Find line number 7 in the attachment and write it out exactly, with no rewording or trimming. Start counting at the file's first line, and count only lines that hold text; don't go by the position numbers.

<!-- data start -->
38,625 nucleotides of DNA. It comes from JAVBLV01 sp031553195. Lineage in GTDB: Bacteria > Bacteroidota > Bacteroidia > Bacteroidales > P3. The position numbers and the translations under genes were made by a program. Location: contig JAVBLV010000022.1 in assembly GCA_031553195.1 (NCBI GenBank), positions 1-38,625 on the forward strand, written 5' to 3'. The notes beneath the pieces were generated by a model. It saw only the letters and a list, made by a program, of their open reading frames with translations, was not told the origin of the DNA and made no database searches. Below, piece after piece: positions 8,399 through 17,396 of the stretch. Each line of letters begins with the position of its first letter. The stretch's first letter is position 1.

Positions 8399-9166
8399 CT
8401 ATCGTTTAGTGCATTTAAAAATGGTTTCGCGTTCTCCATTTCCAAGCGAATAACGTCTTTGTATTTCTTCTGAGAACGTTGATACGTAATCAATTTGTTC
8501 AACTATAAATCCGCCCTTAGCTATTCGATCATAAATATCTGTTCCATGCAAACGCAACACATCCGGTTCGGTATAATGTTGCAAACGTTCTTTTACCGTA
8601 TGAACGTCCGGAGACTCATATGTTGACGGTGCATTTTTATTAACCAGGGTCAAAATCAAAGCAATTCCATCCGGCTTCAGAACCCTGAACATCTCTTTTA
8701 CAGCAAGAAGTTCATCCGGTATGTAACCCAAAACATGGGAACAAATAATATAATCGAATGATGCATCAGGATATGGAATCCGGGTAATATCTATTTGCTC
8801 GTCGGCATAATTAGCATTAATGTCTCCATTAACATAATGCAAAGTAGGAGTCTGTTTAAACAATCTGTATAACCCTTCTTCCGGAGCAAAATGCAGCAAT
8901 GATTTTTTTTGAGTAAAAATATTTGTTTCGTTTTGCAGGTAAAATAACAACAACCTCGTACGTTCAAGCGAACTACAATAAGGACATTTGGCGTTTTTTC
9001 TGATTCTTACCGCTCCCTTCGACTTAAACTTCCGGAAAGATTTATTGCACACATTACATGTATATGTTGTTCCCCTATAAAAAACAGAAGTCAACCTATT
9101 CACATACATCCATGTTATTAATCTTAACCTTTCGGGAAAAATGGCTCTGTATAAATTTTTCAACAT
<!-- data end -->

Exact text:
8701 CAGCAAGAAGTTCATCCGGTATGTAACCCAAAACATGGGAACAAATAATATAATCGAATGATGCATCAGGATATGGAATCCGGGTAATATCTATTTGCTC